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Business school start-up competition supports child's wish

The Make-A-Wish Foundation is partnering with the business school to make Aiden’s wish come true. The students are raising money through a flash startup competition.

Casey Harris, a student taking Business 500: Entrepreneurship & Business Planning, said Aiden is the focus of her startup product. Harris and her partner are selling glow sticks at Saturday’s football game against N.C. Agricultural & Technical State University.

“We thought that if you centered the business and everything around those causes, you could end up probably raising more money for that,” she said.

James Kitchen, Harris’ professor and entrepreneur in residence at Kenan-Flagler, assigned the project to take students through the entrepreneurial process.

The projects, run by pairs of students, officially started Wednesday. One pair, including Kim McCormack, another student in the class, sold shot glasses in the Pit.

“I’m actually a math and chemistry double major, but I’m taking this class because I’ve always had a passion for entrepreneurship, and this is helping me with real-world application of how to make a profit,” McCormack said.

Each team received $100 to start a business. Kitchen said this is the fourth year of the flash startup, and each year the results vary.

“Some come up with amazing plans to create online platforms, and others sell cupcakes, and you often can’t tell which will be more successful,” he said.

Students Joseph Lucido and Hailey Jacob gave away ice pops near Wilson Library on Wednesday and asked for donations to raise money for their project. Jacob said she and Lucido gave away the treats because students were more prone to donate.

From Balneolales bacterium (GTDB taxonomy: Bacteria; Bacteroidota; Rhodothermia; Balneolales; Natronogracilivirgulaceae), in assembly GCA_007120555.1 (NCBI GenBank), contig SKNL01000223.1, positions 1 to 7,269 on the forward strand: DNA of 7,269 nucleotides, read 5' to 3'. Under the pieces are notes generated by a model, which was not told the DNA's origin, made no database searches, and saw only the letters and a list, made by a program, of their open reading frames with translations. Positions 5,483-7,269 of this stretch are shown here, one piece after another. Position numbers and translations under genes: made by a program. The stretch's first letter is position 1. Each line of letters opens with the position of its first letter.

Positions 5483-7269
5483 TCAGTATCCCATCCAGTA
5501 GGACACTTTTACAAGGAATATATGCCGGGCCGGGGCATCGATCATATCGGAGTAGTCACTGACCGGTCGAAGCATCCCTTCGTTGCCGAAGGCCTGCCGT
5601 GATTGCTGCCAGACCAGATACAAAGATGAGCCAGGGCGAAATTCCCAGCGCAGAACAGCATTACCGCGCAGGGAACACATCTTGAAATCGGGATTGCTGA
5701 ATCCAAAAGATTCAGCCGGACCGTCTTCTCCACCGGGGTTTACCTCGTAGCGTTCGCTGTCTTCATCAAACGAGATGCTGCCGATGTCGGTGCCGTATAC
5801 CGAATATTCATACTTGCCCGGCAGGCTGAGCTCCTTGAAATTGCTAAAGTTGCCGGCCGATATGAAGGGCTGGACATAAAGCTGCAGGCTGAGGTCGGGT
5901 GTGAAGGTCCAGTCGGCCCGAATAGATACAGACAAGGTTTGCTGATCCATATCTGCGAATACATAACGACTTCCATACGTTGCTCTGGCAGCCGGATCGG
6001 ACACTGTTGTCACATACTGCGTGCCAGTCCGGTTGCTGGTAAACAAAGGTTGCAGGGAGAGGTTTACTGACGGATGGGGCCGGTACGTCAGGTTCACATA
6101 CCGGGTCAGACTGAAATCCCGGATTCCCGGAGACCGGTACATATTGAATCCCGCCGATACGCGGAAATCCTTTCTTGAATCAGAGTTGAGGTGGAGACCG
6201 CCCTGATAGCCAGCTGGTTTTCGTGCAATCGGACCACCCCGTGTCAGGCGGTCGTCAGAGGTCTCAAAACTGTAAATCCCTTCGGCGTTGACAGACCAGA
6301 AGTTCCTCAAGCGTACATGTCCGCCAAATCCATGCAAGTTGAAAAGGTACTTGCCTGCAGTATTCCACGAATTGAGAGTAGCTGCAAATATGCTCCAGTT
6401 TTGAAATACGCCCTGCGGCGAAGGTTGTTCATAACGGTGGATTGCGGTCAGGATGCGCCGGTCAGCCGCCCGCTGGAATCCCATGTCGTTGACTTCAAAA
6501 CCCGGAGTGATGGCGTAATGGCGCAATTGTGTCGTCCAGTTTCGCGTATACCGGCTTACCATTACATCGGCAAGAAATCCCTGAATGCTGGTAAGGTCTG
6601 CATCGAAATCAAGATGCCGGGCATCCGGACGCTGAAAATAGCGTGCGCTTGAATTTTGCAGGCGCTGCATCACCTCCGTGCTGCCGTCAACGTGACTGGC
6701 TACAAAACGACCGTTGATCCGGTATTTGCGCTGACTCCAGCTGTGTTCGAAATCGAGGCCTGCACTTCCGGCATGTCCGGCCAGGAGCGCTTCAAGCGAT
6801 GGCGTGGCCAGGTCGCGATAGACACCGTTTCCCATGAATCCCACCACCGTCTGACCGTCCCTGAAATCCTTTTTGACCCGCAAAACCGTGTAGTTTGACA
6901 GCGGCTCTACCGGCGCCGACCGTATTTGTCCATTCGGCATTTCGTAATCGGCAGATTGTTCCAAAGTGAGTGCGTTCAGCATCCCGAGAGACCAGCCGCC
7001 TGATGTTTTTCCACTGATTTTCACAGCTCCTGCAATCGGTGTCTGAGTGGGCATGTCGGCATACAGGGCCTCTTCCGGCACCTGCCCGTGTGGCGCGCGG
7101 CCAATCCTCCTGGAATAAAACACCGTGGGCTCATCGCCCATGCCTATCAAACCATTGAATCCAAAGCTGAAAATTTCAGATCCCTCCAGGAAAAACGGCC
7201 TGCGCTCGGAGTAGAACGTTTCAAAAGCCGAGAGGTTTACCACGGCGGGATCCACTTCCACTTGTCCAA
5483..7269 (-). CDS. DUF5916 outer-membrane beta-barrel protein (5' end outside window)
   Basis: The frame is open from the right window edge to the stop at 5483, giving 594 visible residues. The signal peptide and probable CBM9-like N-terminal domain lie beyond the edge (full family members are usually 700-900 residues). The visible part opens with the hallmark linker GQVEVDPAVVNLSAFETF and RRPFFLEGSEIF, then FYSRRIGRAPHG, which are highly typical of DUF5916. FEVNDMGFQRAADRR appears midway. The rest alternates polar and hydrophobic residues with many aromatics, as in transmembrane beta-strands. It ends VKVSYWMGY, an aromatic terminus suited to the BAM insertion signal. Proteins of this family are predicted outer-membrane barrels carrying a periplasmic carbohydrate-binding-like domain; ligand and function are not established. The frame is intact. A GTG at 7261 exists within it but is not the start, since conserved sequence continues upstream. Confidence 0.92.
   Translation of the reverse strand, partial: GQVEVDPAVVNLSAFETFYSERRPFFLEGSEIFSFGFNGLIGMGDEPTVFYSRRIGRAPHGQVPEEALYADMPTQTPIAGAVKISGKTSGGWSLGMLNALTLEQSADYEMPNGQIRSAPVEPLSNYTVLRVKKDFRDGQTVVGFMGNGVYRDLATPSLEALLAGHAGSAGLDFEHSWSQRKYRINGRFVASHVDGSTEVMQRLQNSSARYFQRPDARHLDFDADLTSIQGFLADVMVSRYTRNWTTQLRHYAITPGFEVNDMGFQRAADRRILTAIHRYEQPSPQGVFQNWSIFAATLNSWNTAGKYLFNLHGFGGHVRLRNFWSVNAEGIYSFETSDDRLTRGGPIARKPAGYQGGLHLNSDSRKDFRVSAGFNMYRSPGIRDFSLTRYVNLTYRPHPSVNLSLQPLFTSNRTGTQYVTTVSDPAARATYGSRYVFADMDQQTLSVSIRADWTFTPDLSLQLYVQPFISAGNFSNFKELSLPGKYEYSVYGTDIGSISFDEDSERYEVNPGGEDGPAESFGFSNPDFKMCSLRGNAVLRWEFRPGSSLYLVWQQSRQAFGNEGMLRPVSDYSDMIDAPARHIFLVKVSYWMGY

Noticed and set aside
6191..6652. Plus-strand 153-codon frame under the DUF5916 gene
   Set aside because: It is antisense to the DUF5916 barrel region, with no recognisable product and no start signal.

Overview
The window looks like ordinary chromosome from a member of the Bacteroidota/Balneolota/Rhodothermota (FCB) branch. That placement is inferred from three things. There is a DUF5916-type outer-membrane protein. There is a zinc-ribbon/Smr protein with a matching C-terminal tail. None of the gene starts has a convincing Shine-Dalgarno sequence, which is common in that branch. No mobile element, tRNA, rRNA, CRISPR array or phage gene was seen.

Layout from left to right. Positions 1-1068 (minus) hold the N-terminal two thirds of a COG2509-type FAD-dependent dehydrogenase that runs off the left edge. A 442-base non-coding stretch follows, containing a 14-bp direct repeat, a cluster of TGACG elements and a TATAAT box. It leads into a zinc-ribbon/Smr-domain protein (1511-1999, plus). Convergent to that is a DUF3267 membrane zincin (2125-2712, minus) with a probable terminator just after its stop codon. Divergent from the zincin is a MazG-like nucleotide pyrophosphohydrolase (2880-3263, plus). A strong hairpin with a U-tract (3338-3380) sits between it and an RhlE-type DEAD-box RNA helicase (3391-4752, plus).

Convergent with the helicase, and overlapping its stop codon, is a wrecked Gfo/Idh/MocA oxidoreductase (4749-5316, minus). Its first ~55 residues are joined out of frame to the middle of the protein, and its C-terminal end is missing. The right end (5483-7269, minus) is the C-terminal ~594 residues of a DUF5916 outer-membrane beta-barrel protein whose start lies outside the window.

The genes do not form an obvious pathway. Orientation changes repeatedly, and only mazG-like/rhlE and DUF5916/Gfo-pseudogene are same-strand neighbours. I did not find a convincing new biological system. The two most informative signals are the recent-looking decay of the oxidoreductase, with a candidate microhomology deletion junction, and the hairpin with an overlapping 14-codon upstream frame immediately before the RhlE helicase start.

Lucido and Jacob are members of the Global Learning Opportunities in Business Education program. The business school program, known as GLOBE, partners with the Chinese University of Hong Kong and the Copenhagen Business School to give business students the opportunity to study for a semester at each school.

Christopher Mumford, a business school professor who teaches the first module of GLOBE at UNC, said the program usually has about 15 students and is about to celebrate its 10th anniversary.

“(Now) we’ve got this flash startup project which is this wonderful, crazy invention by Jim Kitchen to help students get a street-smart view of how to start a business,” he said.

Mumford and Kitchen have a friendly competition going between the two student groups. Kitchen said some of the competition’s proceeds go to the Community Empowerment Fund to provide cars to new homeowners transitioning from homelessness.

“We think we’ve got a great group of students, and I think Jim thinks the same, but we’re going to let the results (tell),” Mumford said. “Everyone is going to win out of this; it’s one of those crazy, everyone wins ideas.”


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